When I am with those who are weak, I share their weakness, for I want to bring the weak to Christ. Yes, I try to find common ground with everyone, doing everything I can to save some. I do everything to spread the Good News and share in its blessings. (1 Corinthians 9:20-23 NLT)

For the love of money is the root of all kinds of evil. And some people, craving money, have wandered from the true faith and pierced themselves with many sorrows. (1 Timothy 6:10 NLT)

Money is a big point of contention in our culture, particularly within Christianity.  We do everything in our power to avoid talking about it, and when we do we get very uncomfortable.  However, Jesus talked about money all of the time.  Many of his parables revolved around money and how to behave with it.  But we would rather talk about our sinful behavior and secret temptations than share our giving statements.

Of course, our selfishness is the primary reason money is such a taboo subject.  If we don’t have much or don’t use it wisely, we are embarrassed and don’t want our pride to take a hit.  If we have a lot of it, we don’t want others to know because then we may be obligated to share more.  We just want to hoard it and swim in it like Scrooge McDuck.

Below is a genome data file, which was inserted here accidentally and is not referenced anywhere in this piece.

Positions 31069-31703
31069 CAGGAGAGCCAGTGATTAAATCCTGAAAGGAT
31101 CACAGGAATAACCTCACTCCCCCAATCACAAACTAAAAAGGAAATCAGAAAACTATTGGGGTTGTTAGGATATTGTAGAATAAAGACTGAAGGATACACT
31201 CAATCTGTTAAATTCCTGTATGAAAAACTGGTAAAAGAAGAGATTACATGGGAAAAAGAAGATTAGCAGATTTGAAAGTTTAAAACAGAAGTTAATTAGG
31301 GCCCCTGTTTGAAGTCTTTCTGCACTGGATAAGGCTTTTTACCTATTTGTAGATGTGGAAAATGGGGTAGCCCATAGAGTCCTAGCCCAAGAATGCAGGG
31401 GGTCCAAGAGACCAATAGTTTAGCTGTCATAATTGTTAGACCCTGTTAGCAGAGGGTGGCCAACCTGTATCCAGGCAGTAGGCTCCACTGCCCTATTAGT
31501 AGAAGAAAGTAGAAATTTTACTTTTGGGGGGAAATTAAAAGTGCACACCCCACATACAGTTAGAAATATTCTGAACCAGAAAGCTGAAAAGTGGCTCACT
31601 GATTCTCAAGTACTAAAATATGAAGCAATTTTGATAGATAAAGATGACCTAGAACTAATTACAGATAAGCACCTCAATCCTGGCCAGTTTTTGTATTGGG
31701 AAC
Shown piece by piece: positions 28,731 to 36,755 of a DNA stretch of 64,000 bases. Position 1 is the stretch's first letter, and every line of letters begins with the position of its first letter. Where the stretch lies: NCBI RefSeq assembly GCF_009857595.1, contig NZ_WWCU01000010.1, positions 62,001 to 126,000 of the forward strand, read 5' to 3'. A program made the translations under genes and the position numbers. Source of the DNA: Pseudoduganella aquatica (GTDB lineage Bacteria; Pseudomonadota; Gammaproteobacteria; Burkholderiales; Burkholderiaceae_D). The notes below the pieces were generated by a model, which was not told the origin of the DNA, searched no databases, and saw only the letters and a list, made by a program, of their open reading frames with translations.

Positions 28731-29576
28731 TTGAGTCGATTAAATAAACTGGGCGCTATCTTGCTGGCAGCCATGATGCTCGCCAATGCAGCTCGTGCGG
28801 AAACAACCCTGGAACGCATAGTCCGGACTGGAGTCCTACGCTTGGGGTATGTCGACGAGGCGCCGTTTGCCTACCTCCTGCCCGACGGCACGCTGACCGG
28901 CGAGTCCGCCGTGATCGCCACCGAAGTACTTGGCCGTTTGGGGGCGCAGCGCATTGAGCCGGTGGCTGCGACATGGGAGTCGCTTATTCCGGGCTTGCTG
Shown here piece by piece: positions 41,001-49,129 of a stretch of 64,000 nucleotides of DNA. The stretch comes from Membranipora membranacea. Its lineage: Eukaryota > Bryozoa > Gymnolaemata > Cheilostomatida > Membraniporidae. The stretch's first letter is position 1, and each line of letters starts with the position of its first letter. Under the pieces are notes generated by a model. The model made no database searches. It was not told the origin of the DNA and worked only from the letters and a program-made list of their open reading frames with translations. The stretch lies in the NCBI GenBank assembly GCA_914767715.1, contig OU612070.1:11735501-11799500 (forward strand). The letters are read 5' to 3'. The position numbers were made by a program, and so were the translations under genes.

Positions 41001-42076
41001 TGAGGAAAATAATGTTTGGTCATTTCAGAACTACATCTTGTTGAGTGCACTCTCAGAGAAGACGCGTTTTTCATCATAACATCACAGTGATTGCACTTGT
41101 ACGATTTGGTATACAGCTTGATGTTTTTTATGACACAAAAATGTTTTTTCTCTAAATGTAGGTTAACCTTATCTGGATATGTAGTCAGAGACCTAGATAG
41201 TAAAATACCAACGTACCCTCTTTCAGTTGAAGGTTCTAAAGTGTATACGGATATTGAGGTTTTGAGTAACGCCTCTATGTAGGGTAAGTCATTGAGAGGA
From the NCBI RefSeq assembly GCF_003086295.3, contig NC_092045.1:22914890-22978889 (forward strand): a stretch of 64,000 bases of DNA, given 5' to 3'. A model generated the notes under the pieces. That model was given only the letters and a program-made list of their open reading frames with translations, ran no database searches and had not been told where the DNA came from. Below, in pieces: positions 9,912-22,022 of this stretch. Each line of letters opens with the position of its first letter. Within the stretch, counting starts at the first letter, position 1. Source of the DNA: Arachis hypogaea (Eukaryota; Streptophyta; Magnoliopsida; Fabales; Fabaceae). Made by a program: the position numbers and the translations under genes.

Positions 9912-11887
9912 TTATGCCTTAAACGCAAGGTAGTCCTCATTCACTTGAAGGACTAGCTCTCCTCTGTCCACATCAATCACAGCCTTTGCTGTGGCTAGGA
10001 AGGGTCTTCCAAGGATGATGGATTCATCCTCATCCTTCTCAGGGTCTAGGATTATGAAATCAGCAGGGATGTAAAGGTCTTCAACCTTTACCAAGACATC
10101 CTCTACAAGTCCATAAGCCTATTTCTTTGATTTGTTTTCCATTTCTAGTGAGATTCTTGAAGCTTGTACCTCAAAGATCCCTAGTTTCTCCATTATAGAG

Why aren’t we good at sharing more of our money for the glory of God?  I realize we want security and comfort, especially as it pertains to retirement.  But are there not other expenses we could sacrifice in order to give more?  Are there not projects that could be put on hold while we meet some needs within the Church?

When Solomon was building the temple, he spared no expense.  He used nails made of gold and put gold and silver plating on everything.  He had sculptures made and had a specialist come in from Tyre to handle the detail work.

Solomon used such great quantities of bronze that its weight could not be determined. (2 Chronicles 4:18 NLT)

Let me be amazingly clear: I AM NOT SAYING THAT WE SHOULD PUT MORE MONEY INTO MAKING OUR CHURCHES PRETTIER.  Actually, I think that is one of those projects that could (and should) be put on hold...possibly forever.